HOW THE NEW BILL HELPS CLAIMANTS:

  • Provides a clear path to relief for claimants who suffer from impostor theft
  • The Inspector General will serve as a voice for claimants to ensure the Agency’s procedures are efficient and fair, preventing the occurrence of another scandal like RoboFraud.

 

 

Wickham v. Adecco CS, Inc. – 18.23

Wickham v. Adecco CS, Inc.
Digest No. 18.23

Section 421.32(a)

Cite as: Wickham v Adecco CS, Inc, unpublished opinion of the Michigan Administrative Hearing System, issued September 28, 2016 (Docket No. 16-021211).

Appeal pending: No
Claimant: Margaret M. Wickham
Employer: Adecco CS Inc.
Date of decision: September 28, 2016

View/download the full decision

HOLDING: Under Michigan law, when pleading a cause of action involving fraud, the circumstances alleged to must be stated with particularity. In addition, in a fraud case, due process of law is violated when a claimant is not apprised of when, why, or how her actions constitute intentional misrepresentation of material fact.

FACTS: Claimant received a November 21, 2014 adjudication that concludes that Claimant’s “actions” indicate that she intentionally misled and/or concealed information to obtain benefits to which she was not otherwise entitled.

DECISION: The November 21, 2014 adjudication is facially defective as a matter of law, so it is void, set aside, vacated, and dismissed. Therefore the Agency’s denial of reconsideration concerns an invalid underlying adjudication, so it must also be set aside, vacated, and dismissed as a matter of law.

RATIONALE: The November 21, 2014 adjudication includes no factual assertions in support of the vague generalized legal conclusion that Claimant’s “actions” indicate that she intentionally misled and/or concealed information to obtain benefits to which she was not otherwise entitled. The Agency’s omission of particularized factual assertions in support of its legal conclusions violates Michigan law concerning the pleading of causes of action including fraud. Kassab v Michigan Basic Property Insurance Association, 441 Mich 433 (1992) requires that, when pleading a cause of action involving fraud, the circumstances alleged to must be stated with particularity. Section 421.32(a) requires the Agency to examine claims and render determinations on the facts; the Unemployment Insurance Agency lacks jurisdiction to render adjudications containing summary legal conclusions unsupported by factual assertions. In addition, the November 21, 2014 adjudication violates the demands of due process of law by failing to apprise Claimant of when, why, and how her “actions” constitute intentional misrepresentation of material fact.

Digest author: Winne Chen, Michigan Law, Class of 2017
Digest updated: November 26, 2017

 

Logan v. Manpower of Lansing, Inc.

Logan v. Manpower of Lansing, Inc.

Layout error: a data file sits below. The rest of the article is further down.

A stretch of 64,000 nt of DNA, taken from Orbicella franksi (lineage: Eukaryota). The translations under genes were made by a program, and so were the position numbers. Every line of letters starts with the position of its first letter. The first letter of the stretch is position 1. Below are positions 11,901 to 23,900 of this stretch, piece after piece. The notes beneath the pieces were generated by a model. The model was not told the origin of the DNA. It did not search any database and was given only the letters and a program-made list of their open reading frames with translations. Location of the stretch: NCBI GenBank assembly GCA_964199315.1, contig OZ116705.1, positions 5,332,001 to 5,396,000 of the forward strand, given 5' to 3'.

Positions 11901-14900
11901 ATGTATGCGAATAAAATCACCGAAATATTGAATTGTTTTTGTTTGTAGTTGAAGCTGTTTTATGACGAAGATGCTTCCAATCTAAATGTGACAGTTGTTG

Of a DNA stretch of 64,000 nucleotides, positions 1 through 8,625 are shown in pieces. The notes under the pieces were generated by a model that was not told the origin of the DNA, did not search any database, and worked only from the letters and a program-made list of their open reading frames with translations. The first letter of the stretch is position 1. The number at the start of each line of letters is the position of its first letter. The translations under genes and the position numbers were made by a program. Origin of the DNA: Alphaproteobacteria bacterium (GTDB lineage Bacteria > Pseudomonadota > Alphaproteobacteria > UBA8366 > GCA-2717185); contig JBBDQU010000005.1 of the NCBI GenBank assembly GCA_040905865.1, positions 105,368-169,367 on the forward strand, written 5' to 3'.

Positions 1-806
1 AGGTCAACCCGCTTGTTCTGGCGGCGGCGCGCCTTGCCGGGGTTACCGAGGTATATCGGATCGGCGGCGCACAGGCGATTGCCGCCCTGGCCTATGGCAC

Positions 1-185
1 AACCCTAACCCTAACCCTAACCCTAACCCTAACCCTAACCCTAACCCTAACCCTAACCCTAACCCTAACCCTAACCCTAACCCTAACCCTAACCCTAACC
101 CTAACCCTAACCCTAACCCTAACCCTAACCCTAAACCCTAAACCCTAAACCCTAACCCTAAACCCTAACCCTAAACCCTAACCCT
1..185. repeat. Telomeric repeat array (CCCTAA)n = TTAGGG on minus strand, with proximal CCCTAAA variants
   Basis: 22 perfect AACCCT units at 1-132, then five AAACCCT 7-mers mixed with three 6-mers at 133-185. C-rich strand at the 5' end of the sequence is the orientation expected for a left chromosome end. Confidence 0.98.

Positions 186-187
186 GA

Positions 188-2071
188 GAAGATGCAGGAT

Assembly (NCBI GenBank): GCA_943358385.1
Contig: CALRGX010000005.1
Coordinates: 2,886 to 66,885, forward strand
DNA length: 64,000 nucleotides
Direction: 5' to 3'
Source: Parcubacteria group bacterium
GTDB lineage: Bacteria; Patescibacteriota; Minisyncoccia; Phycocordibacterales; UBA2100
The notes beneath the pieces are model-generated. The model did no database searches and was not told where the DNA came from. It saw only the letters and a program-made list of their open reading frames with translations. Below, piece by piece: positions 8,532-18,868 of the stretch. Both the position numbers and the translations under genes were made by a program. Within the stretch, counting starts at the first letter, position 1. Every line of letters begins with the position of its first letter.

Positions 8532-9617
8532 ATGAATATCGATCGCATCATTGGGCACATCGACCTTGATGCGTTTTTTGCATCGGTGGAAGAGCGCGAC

Section 29(1)(a)

Cite as: Logan v Manpower of Lansing, Inc, unpublished opinion of the Court of Appeals of Michigan, Issued March 13, 2014 (Docket No. 311167).

Appeal Pending: No
Claimant: Janice Logan
Employer: Manpower of Lansing, Inc.
Docket no.: 311167
Date of decision: March 13, 2014

View/download the full decision

Holding: The Court of Appeals held that claimant voluntarily left work without good cause attributable to the employer when she quit her employment at a temporary staffing agency to take part-time employment after being on medical leave.

Facts: Claimant began working for a temporary staffing agency, Manpower of Lansing, Inc. (“Manpower”) in April 2008. She was assigned to work part-time at Pennfield Animal Hospital (“Pennfield”). Claimant went on medical leave in August 2008. When claimant was ready to return to work in October 2008, she began working for Pennfield as a direct hire. The ALJ ruled that claimant was disqualified for benefits under MCL 421.29(1)(a) because “she abandoned her job with Manpower and took a part-time job with the client company.”

On appeal claimant asserted that she left Manpower to accept full-time work, which would implicate the exception in MCL 421.29(5) to the rule in MCL 421.29(1), which disqualifies a person from receiving benefits for voluntarily leaving work. On remand, the ALJ found that claimant quit her job with Manpower in order to accept permanent, part-time employment with Pennfield. The Calhoun Circuit Court affirmed.

Decision: The Court of Appeals affirmed the decision on the Circuit Court.

Rationale: The Court of Appeals found that “the statute [MCL 421.29(1)(a)] does not refer to work that is unconnected to the employer; instead, the work is linked to a particular employer unit or employing unit, and when the relationship with that particular employer or employing unit ends, the work at issues necessarily also ends.”

Additionally, the court declined “claimant’s invitation to view a temporary-staffing firm and its client as a ‘joint employer’ or a single ‘employing unit,’” because claimant could not show “how Manpower was an agent (or employee) of Pennfield or vice versa.”

Digest author: James C. Robinson
Digest updated: 2/15